The directly classical allusions aroused by “The Story of a Panic” are continued elsewhere, notably in “Other Kingdom” and “The Curate’s Friend.” The stories, which complement each other, are located in an English rural milieu, and they involve that settled and clerically infiltrated domain in collision with the antique immersion in a sensuous and vitally transcendent nature. In the first of these, the theme is enunciated by the translated sentence from the ECLOGUES, “Mortal fools, there be gods in these woods.” The classical instruction is conducted by the rather fussy narrator of the story and is soon broken into by the property-owner fiance of one of the pupils, Mr. Harcourt Worters, elated at having added a new meadow to his land. Upon their visiting this place, the Forsterian antithesis is posed: Mr. Worters is anxious to fence in the property, to place his mark upon it, while his betrothed, a rude girl from Ireland whom he is educating, wants to leave the meadow as it is, unbounded. Her spiritual divorce from Worters is physically confirmed when, during a true ecstasy that happens at a picnic in the woods, she forever departs and makes asses out of the mortals in the woods. The same humorous perversity also appears in “The Curate’s Friend,” in which a clergyman meets a faun, a reminder of Britain’s Roman past, who by casting his clerical acquaintance into a fit of despair causes him for the first time to react in an emotionally honest fashion to his experiences.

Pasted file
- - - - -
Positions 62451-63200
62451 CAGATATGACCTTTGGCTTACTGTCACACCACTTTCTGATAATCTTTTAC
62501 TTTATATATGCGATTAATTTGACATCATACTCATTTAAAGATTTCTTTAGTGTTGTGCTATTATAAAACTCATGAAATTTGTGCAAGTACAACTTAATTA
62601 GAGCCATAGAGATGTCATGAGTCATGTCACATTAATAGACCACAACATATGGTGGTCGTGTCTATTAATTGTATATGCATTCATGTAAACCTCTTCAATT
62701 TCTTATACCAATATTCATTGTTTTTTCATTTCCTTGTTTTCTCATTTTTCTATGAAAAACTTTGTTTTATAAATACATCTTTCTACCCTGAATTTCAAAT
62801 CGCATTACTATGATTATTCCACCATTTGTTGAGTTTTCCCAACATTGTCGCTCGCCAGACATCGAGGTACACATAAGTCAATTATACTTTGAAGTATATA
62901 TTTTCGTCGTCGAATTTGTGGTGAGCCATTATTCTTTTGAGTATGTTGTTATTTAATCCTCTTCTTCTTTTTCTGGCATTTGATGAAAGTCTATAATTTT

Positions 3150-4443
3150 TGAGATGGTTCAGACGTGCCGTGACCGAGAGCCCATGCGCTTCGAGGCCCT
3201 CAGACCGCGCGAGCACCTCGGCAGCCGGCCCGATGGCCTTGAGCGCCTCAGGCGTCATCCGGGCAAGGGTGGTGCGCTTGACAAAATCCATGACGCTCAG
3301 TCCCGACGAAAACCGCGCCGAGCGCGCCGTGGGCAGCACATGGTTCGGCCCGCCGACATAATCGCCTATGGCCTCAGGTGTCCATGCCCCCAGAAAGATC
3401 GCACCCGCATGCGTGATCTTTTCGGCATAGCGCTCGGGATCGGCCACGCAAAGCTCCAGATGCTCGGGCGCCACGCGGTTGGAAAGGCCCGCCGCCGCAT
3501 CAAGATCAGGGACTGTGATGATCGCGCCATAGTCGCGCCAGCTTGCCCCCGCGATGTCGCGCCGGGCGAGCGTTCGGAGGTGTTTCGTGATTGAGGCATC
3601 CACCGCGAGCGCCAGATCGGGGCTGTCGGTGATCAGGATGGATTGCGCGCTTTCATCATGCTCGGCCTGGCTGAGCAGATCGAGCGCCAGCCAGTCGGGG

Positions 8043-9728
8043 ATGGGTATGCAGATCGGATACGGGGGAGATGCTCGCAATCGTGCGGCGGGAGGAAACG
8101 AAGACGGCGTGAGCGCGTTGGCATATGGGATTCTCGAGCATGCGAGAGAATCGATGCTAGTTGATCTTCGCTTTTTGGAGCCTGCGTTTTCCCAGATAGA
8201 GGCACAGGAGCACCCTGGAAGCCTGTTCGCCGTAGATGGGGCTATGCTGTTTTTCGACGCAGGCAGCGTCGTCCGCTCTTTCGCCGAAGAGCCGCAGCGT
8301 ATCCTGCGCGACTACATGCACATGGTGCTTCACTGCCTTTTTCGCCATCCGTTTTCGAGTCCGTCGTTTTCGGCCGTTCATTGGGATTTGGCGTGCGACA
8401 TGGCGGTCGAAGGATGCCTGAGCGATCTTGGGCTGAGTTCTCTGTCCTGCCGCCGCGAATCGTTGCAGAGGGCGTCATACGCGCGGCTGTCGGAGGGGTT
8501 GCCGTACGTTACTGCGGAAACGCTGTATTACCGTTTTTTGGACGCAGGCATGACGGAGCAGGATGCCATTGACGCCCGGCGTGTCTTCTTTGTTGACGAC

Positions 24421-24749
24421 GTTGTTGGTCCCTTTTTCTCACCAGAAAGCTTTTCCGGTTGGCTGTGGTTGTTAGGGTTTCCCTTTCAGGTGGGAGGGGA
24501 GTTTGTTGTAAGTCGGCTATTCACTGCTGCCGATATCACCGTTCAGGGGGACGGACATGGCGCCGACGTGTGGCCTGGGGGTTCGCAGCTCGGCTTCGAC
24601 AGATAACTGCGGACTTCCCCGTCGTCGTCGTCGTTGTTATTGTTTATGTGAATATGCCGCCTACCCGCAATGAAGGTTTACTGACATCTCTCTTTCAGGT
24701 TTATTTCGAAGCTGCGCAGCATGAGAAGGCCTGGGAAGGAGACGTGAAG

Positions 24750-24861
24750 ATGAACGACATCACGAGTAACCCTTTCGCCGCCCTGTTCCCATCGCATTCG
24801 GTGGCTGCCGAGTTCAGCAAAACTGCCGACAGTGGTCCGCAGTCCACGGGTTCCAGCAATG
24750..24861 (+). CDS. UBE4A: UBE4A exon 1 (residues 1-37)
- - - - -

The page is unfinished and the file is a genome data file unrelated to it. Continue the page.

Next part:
If one can speak of a movement from the earlier to the later stories, it is not characterized by an increased complexity but by a greater diversification; the later stories are essentially their predecessors, given the flesh and blood of the social environment in which they occur. “The Machine Stops,” the first of the tales in THE ETERNAL MOMENT, demonstrates this transition quite well: despite the fantastic setting of the story, in some nameless futurity, its tone, unlike that of “The Celestial Omnibus,” is highly practical. Readers are cast into an England of the future in which the most specifically “realistic” elements of the earlier stories—the human corruption of the natural environment, the elimination of sensual response and individuality—have reached their most extreme expression. The terrible responsibility of intelligence, which cannot escape a confrontation of the tangible facts of existence, has been given up to the machine, which soon becomes the object of a new religious devotion more potent than the well-intentioned Christianity of the curate. Forster affirms what Alexis de Tocqueville had foreseen in 1848: that the tyranny of a modern state, representing the will of the masses and with advanced means at its disposal, would be more terrible and far-reaching than any hitherto seen. The unity Kuno feels with those who have gone before and those who will come after him, on freeing himself from the deranged subterranean labyrinth, is that of man rediscovering his humanity.